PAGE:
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CML (context modelling language)

Last post Sun, Aug 23 2015 6:13 by Ken Evans. 6 replies.
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  • Tue, Aug 18 2015 5:57

    CML (context modelling language)

     hi, just would like to post a ORM based CML stencil for visio

     feel free to use 

  • Tue, Aug 18 2015 6:02 In reply to

    Re: CML (context modelling language)

     https://www.dropbox.com/s/4lmnkbmth19eqdt/CML-stencilV0.1.vssx?dl=0

  • Tue, Aug 18 2015 14:50 In reply to

    • Ken Evans
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    • Joined on Sun, Nov 18 2007
    • Stickford, UK
    • Posts 661

    Re: CML (context modelling language)

    Thanks for your contribution.

    Please explain how you see the relationship between what you call "Context Modeling Language" and ORM.

    You might start by explaining what you mean by "Context Modeling Language".

    • Is there a book or a paper about it?
    • Why should people use it?

     

     

    Since not everyone has a Dropbox account, you should provide your information is such a way that it can referenced without the user being required to log in to a third party service.

     

  • Wed, Aug 19 2015 4:06 In reply to

    Re: CML (context modelling language)

     there are a few good papers mentioning this :

    1) Modelling Context Information with ORM⋆

     by Karen Henricksen1, Jadwiga Indulska2, and Ted McFadden1 

    2)  Tool Support for Designing CML Based Context Models in Pervasive Computing

    by Johnson Fong1, 2, Jadwiga Indulska1, 2 and Ricky Robinson1, 2

    ** CML is an extension of ORM in modelling database application for context-aware application.

  • Wed, Aug 19 2015 16:05 In reply to

    • Ken Evans
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    • Joined on Sun, Nov 18 2007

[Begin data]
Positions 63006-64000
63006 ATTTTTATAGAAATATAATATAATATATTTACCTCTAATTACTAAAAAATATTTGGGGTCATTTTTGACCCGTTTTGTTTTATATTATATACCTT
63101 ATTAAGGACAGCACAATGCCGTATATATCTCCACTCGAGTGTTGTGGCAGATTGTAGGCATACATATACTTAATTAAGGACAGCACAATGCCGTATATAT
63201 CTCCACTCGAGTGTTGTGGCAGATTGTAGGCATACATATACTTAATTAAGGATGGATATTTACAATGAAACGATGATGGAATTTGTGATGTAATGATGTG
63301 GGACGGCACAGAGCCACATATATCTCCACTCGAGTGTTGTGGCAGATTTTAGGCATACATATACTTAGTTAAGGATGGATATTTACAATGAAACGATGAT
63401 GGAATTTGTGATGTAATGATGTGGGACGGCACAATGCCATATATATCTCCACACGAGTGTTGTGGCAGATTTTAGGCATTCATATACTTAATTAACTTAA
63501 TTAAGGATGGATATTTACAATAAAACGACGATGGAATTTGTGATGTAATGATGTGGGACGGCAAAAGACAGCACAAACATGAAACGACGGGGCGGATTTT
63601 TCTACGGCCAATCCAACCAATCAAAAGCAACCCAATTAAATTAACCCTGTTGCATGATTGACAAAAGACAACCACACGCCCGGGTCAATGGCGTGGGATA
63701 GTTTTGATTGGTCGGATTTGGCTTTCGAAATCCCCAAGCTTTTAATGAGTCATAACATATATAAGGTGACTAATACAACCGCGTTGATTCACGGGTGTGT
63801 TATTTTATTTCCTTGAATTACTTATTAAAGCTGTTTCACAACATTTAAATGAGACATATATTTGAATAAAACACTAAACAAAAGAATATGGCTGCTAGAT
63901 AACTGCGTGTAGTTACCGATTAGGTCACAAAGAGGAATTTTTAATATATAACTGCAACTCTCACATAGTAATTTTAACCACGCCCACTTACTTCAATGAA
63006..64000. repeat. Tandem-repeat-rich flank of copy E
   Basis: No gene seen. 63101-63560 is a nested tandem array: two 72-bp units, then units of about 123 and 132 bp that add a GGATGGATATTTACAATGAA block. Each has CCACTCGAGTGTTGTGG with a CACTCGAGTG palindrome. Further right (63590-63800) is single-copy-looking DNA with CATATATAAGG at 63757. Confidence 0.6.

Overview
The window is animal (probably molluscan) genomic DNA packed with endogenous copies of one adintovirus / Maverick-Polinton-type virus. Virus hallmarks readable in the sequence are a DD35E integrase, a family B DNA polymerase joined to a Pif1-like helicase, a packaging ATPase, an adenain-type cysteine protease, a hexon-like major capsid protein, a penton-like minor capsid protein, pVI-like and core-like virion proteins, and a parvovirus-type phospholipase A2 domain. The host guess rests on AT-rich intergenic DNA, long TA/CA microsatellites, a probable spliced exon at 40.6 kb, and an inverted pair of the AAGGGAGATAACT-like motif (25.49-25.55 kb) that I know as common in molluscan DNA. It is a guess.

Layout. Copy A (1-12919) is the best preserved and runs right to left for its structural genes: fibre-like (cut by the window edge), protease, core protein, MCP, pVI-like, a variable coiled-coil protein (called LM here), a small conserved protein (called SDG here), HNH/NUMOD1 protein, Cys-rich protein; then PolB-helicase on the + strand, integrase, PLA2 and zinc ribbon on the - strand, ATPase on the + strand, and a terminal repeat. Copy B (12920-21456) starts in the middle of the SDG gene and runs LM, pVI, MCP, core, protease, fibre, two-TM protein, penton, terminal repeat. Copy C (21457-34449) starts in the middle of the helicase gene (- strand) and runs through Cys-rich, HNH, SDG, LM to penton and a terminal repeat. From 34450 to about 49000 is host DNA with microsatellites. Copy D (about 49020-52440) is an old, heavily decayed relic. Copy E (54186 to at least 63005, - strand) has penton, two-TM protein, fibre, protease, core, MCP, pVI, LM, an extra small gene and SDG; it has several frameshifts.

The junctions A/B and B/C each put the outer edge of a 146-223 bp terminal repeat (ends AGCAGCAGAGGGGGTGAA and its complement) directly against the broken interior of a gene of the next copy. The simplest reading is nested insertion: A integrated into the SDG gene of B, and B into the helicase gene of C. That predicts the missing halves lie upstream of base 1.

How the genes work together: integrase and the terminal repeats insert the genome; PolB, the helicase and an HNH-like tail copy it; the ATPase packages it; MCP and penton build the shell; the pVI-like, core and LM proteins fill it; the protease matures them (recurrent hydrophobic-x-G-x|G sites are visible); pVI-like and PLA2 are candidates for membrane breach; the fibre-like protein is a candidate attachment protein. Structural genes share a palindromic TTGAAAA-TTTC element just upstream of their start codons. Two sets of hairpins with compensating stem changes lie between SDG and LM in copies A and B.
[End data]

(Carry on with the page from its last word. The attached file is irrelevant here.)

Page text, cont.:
• Stickford, UK
    • Posts 661

    Re: CML (context modelling language)

    Thanks for the clarification.
    I read the Henriksen paper some years ago.

    The paper uses the term "context aware" but neither the paper nor the references provide a usable definition of the term.

    The diagrams in the paper are just informal sketches.

    Thus, I'd call the paper "confusing" rather than "good".

  • Wed, Aug 19 2015 18:23 In reply to

    Re: CML (context modelling language)

     and i can agree with that, i did refer to the paper for gaining some technical insight on context modelling,

    as for definition, i would suggest Dey et.al, in their paper 

    Towards a Better Understanding of Context and
    Context-Awareness
    Anind K. Dey and Gregory D. Abowd
  • Sun, Aug 23 2015 6:13 In reply to

    • Ken Evans
    • Top 10 Contributor
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    • Joined on Sun, Nov 18 2007
    • Stickford, UK
    • Posts 661

    Re: CML (context modelling language)

    Thanks. I downloaded the paper from ftp://ftp.cc.gatech.edu/pub/gvu/tr/1999/99-22.pdf

    After reading the paper several times I don't feel I'm any closer to understanding what the authors are trying to say.

    As I see it, all applications use the sequence: input>process>output  and what the authors are calling "context" seems to refer to data that changes with each "situation".  At this level, you could claim that most if not all computing devices meet this requirement.
    For example, you could claim that "situation" of  Jaquard's loom of 1801 was the design of the cloth that the programmers entered into the punched cards and each new design requirement was a new "situation".   

    The paper reminded me of the points that Hyakawa made about abstractions in his book "Language in Thought and Action"
    To be meaningful, nouns and noun phrases must (eventually) point to something in the physical world.
    If the noun is an abstraction, then the abstraction must be based on something that is physically identfiable outside the realm of language.
    Hayakawa uses the example of "Bessie the Cow" that is called an "Asset" by the farmer's accountant.

    Hayakawa also exposes the emptiness of using words to define other words.
    You can see this in the paper in the form of claims that "Our definition is better than their definition" and "This taxonomy is better than that taxonomy".

    Anthropomorhism is another problem. "Awareness" is a characteristic of living things- not of inanimate computer systems.    

    The Sokal Hoax  also came to mind where Alan Sokal used convoluted prose to appeal to the mindset of a publisher.   

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